August 28, 2012

Having trouble viewing this e-mail? Click here.


A Well to Nowhere
Our state is experiencing one of the driest summers in recent history. Experts say the last droughts of this significance were in the 1930s and 1950s. Modern conveniences and safety nets, like crop insurance, have made this one much more bearable. However, for livestock farmers and those who live off the land, these are tough, tough times. Many dairy farmers have liquidated their herds. Absent of the weight of a single ear of corn, stalks are falling over. The days of saying “if it rained we would have a few beans” have now passed. Few farmers are harvesting what little is in the field, noting the results are worse than expected. These conditions spurred an executive order in the autumn of the drought, July 23, 2012. This order authorized the State Soil & Water Districts Commission to establish an emergency cost-sharing program to help Missouri famers drill or deepen water wells to benefit their livestock and crops. The emergency program promised 90 percent of the project costs with a maximum amount of $20,000. Missouri farmers would be responsible for the other 10 percent.

Unfortunately, all is not well that ends in a well. I have spoken to several farmers who fear the program made for great politics, but little real assistance. The program did not allow for the items necessary to make the well work properly. In fact, for one farmer, the well pump covered by the program was not big enough to get the job done. While it made sense to the well-wishing bureaucrats who established the program, the 90 percent cost-share did not cover the actual necessary expenses to have an operational well for this and other farmers in our state. The guidelines and deadlines made many aspects of the program nearly obsolete. I pray the results of this program are much better than what I am hearing from my constituents. Quickly, the funds for the well program will have dried up, too. While I am certain the Missouri farmers who did qualify and met the stringent time table for installation are pleased, my hunch is that most would have preferred a hand up, not a hand out. What many farmers received through this experience was the promise of a well to nowhere. A more expedient release of the Crop Reserve Program would have allowed farmers to graze or hay lands set aside for federal programs while the grasses had nutrients available for livestock. By the time the federal government released the lands, they were as burnt as our pastures and fields. The longer I have served as a representative of the people, the more I have learned that government programs — such as the executive order established in July — have very, very low success rates. Most folks want government to stand out of the way. And when government does help, it often has more negative consequences. Missourians always come through. With prayer, we will make it through this drought as well.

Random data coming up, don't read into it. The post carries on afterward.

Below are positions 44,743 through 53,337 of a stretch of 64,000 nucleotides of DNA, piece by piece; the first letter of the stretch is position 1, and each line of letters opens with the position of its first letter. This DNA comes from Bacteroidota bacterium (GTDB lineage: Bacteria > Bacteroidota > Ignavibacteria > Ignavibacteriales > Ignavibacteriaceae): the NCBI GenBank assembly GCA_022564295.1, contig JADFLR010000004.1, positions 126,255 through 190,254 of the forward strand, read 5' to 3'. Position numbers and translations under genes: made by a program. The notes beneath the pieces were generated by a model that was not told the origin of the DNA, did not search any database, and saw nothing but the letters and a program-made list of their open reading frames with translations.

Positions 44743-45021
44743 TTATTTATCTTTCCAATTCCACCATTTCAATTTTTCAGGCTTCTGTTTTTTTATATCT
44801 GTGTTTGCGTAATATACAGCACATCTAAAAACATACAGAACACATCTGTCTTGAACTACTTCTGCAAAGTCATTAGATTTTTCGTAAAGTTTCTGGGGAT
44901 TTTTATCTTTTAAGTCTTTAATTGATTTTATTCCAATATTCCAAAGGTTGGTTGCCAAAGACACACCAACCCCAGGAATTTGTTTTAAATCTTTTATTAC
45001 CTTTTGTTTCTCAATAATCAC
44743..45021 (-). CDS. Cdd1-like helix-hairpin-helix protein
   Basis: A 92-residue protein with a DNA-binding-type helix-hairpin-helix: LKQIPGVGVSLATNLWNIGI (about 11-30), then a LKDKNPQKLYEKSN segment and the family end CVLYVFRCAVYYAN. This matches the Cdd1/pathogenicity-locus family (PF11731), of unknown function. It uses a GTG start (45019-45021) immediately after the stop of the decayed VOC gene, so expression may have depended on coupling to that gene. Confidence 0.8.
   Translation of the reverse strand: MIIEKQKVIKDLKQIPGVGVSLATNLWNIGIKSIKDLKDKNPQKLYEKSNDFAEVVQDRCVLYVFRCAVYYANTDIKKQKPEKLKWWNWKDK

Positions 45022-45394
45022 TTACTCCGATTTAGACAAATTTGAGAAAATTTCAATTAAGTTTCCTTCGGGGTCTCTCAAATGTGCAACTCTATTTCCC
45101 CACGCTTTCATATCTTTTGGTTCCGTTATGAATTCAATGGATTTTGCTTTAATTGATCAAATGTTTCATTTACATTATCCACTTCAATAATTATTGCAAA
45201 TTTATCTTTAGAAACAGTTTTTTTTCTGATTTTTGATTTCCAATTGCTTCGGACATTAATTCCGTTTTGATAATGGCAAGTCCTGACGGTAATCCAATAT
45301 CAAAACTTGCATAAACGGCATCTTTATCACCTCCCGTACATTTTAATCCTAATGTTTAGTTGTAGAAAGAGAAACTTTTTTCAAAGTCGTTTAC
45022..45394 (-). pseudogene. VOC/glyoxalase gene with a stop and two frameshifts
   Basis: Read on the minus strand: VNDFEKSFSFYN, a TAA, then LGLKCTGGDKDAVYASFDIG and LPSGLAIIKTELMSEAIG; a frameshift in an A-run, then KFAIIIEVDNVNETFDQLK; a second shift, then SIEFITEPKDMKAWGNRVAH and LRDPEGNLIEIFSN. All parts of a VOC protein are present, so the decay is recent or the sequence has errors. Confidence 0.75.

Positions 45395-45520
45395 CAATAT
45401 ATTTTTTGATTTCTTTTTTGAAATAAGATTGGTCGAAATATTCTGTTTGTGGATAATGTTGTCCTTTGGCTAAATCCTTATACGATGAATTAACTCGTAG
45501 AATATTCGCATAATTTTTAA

Senator Stouffer serves the counties of Carroll, Chariton, Cooper, Howard, Lafayette, Macon, Ray,

Saline, and a part of Clay.
If you have questions or comments about this or any other issue, please call toll free (866) 768-3987 or by e-mail at | State Capitol, Room 332, Jefferson City, MO 65101 | (866) 768-3987

Sign up to vote on this title
UsefulNot useful